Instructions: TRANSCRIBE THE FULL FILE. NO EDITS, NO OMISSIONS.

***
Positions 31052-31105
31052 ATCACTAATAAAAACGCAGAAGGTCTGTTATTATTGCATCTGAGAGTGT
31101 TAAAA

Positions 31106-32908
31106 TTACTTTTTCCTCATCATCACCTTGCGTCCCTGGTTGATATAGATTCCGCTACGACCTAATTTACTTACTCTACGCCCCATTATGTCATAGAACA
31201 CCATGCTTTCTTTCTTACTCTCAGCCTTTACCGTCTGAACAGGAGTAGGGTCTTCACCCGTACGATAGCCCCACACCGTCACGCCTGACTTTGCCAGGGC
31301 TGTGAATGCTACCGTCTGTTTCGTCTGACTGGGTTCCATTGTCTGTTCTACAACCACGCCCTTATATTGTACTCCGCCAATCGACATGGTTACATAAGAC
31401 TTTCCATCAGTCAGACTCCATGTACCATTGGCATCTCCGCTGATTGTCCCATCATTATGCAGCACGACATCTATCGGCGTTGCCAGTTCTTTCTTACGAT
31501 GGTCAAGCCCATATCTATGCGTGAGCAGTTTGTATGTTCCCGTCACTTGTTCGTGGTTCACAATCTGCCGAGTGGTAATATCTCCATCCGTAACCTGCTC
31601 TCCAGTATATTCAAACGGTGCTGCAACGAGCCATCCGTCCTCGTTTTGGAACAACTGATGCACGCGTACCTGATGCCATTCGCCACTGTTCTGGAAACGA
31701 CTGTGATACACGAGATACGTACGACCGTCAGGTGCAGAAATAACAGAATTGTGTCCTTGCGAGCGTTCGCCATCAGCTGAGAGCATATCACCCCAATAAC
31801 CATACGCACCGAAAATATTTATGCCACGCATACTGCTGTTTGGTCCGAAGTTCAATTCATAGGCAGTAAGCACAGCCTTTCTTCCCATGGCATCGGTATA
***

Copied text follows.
Positions 31052-31105
31052 ATCACTAATAAAAACGCAGAAGGTCTGTTATTATTGCATCTGAGAGTGT
31101 TAAAA

Positions 31106-32908
31106 TTACTTTTTCCTCATCATCACCTTGCGTCCCTGGTTGATATAGATTCCGCTACGACCTAATTTACTTACTCTACGCCCCATTATGTCATAGAACA
31201 CCATGCTTTCTTTCTTACTCTCAGCCTTTACCGTCTGAACAGGAGTAGGGTCTTCACCCGTACGATAGCCCCACACCGTCACGCCTGACTTTGCCAGGGC
31301 TGTGAATGCTACCGTCTGTTTCGTCTGACTGGGTTCCATTGTCTGTTCTACAACCACGCCCTTATATTGTACTCCGCCAATCGACATGGTTACATAAGAC
31401 TTTCCATCAGTCAGACTCCATGTACCATTGGCATCTCCGCTGATTGTCCCATCATTATGCAGCACGACATCTATCGGCGTTGCCAGTTCTTTCTTACGAT
31501 GGTCAAGCCCATATCTATGCGTGAGCAGTTTGTATGTTCCCGTCACTTGTTCGTGGTTCACAATCTGCCGAGTGGTAATATCTCCATCCGTAACCTGCTC
31601 TCCAGTATATTCAAACGGTGCTGCAACGAGCCATCCGTCCTCGTTTTGGAACAACTGATGCACGCGTACCTGATGCCATTCGCCACTGTTCTGGAAACGA
31701 CTGTGATACACGAGATACGTACGACCGTCAGGTGCAGAAATAACAGAATTGTGTCCTTGCGAGCGTTCGCCATCAGCTGAGAGCATATCACCCCAATAAC
31801 CATACGCACCGAAAATATTTATGCCACGCATACTGCTGTTTGGTCCGAAGTTCAATTCATAGGCAGTAAGCACAGCCTTTCTTCCCATGGCATCGGTATA